After almost an entire week featuring high-profile upsets across both the men's and women's bracket at the 2014 French Open, things calmed down a bit on Day 5.
Rafael Nadal, David Ferrer and Andy Murray each advanced for the men. Simona Halep, Petra Kvitova, Jelena Jankovic and Sara Errani had no issues on the women's side. No. 21 Kirsten Flipkens and No. 26 Feliciano Lopez were the biggest upsets in the women's and men's brackets, respectively.
And the organizers at Roland Garros breathed a huge sigh of relief.
While unpredictability is fun in theory, the practice is stressful. Tennis is entirely a star-dependent sport. We like the idea of Serena Williams losing until it actually happens. The collective thought process goes from "oh, this is fun" to "umm...what do we do for the next two weeks?" That's not an insult to the players remaining, just a pitfall of every individual sport. Do you think U.S. Open organizers threw a party when Tiger Woods announced he was withdrawing from the event?
Variety is the best flavor; Wimbledon tasted like an earwax jellybean.
With that in mind, let's check in on the singles matchups from Day 6 and make some predictions about how things will shake out.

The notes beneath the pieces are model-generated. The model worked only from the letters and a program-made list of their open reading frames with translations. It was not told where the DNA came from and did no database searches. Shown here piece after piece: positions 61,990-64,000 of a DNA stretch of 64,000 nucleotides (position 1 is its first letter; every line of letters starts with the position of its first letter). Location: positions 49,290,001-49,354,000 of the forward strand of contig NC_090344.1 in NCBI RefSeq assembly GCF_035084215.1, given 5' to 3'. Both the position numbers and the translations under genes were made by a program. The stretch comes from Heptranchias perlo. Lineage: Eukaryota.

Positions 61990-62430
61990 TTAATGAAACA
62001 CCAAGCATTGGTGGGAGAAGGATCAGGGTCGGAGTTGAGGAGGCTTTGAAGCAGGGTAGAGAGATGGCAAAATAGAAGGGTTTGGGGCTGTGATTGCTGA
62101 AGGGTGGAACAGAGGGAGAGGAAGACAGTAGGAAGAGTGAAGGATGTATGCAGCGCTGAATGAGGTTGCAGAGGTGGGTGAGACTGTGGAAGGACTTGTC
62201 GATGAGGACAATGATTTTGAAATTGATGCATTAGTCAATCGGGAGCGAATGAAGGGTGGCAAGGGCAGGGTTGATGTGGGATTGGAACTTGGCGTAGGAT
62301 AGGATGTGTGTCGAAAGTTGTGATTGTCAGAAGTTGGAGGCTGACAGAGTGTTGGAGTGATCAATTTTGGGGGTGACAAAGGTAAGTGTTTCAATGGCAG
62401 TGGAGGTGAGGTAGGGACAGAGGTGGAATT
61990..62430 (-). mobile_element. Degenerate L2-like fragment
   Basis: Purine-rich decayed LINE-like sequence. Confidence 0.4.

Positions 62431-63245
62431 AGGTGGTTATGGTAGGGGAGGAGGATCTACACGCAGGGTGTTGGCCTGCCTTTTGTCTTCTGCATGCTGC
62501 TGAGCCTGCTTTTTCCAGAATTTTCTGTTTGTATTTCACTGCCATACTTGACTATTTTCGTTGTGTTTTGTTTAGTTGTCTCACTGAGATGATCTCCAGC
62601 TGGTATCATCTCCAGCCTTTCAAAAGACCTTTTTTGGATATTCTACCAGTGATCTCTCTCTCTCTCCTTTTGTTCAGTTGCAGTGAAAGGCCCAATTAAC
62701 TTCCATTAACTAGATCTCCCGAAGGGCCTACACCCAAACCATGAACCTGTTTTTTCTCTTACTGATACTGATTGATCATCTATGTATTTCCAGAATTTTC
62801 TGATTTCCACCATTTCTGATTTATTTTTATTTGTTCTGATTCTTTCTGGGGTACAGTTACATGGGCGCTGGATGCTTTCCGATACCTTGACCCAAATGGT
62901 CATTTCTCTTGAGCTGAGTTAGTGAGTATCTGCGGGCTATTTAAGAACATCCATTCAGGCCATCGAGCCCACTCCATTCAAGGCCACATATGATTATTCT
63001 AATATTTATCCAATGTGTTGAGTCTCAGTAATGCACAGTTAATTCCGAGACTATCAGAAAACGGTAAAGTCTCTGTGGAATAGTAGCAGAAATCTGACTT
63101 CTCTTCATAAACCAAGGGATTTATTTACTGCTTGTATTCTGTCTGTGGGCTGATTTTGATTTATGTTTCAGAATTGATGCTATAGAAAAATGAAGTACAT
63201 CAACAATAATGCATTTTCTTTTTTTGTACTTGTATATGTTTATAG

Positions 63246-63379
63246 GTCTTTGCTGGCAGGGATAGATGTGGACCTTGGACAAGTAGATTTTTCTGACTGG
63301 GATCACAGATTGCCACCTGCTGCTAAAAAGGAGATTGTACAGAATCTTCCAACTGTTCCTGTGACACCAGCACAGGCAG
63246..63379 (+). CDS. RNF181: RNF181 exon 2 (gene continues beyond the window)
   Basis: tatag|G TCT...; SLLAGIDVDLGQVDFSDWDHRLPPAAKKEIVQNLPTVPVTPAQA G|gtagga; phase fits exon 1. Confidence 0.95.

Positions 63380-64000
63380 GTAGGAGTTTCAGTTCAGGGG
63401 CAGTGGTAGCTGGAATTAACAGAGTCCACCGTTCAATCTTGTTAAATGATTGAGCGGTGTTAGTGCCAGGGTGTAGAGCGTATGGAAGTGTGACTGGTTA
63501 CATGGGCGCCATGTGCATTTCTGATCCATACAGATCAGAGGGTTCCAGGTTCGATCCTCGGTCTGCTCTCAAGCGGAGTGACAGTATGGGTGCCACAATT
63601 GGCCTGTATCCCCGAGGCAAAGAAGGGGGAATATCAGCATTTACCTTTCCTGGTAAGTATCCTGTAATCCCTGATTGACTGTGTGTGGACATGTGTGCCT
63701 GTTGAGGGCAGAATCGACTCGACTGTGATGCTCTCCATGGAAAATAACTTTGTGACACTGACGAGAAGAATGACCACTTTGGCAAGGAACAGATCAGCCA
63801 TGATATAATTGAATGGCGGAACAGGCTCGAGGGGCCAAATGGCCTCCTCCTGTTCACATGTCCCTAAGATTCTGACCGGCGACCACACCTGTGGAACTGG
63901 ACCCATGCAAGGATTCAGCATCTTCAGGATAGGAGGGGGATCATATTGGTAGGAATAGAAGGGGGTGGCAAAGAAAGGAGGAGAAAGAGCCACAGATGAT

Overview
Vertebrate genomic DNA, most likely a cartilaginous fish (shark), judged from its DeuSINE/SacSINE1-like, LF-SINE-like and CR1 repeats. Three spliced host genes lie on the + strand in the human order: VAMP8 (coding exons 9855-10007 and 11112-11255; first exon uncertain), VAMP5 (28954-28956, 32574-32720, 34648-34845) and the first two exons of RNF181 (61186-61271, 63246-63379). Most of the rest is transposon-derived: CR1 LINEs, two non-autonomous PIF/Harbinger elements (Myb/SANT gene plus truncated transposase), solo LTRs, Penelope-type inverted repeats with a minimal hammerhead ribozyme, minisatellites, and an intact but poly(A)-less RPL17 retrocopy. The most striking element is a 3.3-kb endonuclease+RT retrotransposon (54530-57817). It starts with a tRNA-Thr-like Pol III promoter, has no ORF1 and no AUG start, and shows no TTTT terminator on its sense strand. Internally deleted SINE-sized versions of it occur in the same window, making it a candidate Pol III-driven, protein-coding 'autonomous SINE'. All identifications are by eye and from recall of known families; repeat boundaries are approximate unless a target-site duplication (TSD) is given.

|2014 French Open - Day 6 Singles Matchups|
|Court (Start Time)||Matchup||Winner|
|Court Philippe Chatrier (5 a.m. ET)||Agnieszka Radwanska  vs. Ajla Tomljanovic||Radwanska|
|Dmitry Tursunov  vs.Roger Federer ||Federer|
|Paula Ormaechea vs. Maria Sharapova ||Sharapova|
|Milos Raonic  vs. Gilles Simon ||Raonic|
|Court Suzanne Lenglen (5 a.m. ET)||Dominika Cibulkova  vs. Samantha Stosur ||Stosur|
|Marin Cilic  vs. Novak Djokovic ||Djokovic|
|Jo-Wilfried Tsonga  vs. Jerzy Janowicz ||Janowicz|
|Daniela Hantuchova  vs. Angelique Kerber ||Kerber|
|Court 1 (5 a.m. ET)||Radek Stepanek vs. Ernests Gulbis ||Gulbis|
|Taylor Townsend vs. Carla Suarez Navarro ||Navarro|
|Tommy Robredo  vs. John Isner ||Robredo|
|Pauline Parmentier vs. Mona Barthel||Parmentier|
Djokovic, Federer Continue Rolling Toward Inevitable Semifinals Clash
The luck of the draw is fickle. Most gave Maria Sharapova a negative-infinity chance to win in Paris when she was thrown in the same bracket as Serena Williams. Sharapova might be the favorite to win the whole shebang with Williams eliminated.
Same goes for those who saw Stan Wawrinka as a threat to Nadal's crown. Wawrinka's and other upsets ensured Nadal won't face a ranked opponent until at least the quarterfinals—if not the semis. It's funny how things work.
Mostly holding to form is the bottom half of the men's bracket, where Novak Djokovic and Roger Federer each face a gauntlet compared to their rival. There are only two non-seeded players on Djokovic's half and one for Federer—neither of whom happen to be their third-round opponent. Djokovic takes on the powerful Marin Cilic, while Dmitry Tursunov takes a try at unseating Federer.
History says neither have much of a chance.